and properly enforced.
• A specific body (the Working Group on Bribery)
  is entrusted to monitor the implementation of
  the Convention
     What does monitoring achieve ?


• Harmonisation of legislations;
• Builds confidence in the Convention;
• Allows countries to question each other’s track
  record in terms of enforcement;
• Constitutes an opportunity for systemic pressure
  and for name and shame when necessary.
              The Convention’s results

   As of March 2011 :

• 199 individuals and 91 entities have been sanctioned under criminal
  proceedings for foreign bribery in 13 Parties between the time the
  Convention entered into force in 1999 and the end of 2010.

• At least 54 of the sanctioned individuals were sentenced to prison
  for foreign bribery.

• A record amount of EUR 1.24 billion was imposed in combined fines
  on a single company for foreign bribery.

• Approximately 260 investigations are ongoing in 15 Parties to the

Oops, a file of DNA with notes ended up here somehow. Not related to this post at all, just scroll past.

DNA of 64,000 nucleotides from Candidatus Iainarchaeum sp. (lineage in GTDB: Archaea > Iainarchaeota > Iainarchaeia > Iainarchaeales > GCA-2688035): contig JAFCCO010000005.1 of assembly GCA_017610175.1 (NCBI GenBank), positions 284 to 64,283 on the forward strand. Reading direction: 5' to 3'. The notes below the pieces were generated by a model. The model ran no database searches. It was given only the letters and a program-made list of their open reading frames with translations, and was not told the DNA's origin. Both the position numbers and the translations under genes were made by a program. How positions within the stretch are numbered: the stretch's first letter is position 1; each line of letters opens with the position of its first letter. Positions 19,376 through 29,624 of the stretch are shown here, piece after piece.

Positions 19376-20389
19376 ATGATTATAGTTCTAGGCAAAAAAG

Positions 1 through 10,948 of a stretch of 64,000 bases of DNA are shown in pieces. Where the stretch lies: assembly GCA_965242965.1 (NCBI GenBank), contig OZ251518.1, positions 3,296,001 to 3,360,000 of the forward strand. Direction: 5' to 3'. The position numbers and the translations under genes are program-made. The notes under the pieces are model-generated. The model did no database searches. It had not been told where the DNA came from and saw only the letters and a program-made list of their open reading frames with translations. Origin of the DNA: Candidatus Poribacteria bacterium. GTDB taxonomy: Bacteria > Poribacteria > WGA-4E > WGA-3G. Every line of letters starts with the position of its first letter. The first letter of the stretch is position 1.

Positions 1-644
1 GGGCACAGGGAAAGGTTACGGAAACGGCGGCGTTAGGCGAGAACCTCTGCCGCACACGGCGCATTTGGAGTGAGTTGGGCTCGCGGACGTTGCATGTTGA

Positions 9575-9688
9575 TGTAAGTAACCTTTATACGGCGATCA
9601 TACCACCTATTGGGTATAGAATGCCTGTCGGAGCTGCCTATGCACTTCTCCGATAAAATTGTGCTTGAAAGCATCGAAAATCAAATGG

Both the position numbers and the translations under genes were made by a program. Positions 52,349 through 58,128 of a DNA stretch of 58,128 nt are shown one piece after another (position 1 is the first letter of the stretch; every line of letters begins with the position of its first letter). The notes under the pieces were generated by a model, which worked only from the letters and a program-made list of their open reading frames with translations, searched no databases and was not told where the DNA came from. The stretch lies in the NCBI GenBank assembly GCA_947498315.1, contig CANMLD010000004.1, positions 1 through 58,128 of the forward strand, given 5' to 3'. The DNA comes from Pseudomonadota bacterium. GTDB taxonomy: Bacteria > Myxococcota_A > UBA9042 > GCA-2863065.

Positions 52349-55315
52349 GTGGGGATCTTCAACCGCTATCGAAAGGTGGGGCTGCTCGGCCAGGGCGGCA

Anti-Bribery Convention. Criminal charges have been laid against
  over 120 individuals and 20 entities in 5 Parties.
            How full is the glass ?


• 15 years after the entry into force of the
  Convention, major companies are still under
  investigations and/or prosecuted;

• New and more sophisticated schemes;

• The role of intermediaries.
The first results of the Foreign Bribery Impact study

• Scheduled for publication in 2012;
• First analysis of trends in finalised cases of bribery of
  foreign public officials in international business, some
  initial figures:
   – On average, bribes paid are equal to 8% of the
     contract price;
   – 64% of corrupt transactions involve the use of an
     intermediary;
   – 46% of cases of foreign bribery involve bribes paid to
     officials in countries with a high or very high Human
     Development Index.
         The trends for 2012 and beyond
• The level of enforcement is at an all-time high and is likely to remain
  there.

• Multi-jurisdictional investigations are on the rise, an investigation
  on passive bribery in country A may lead to an investigation on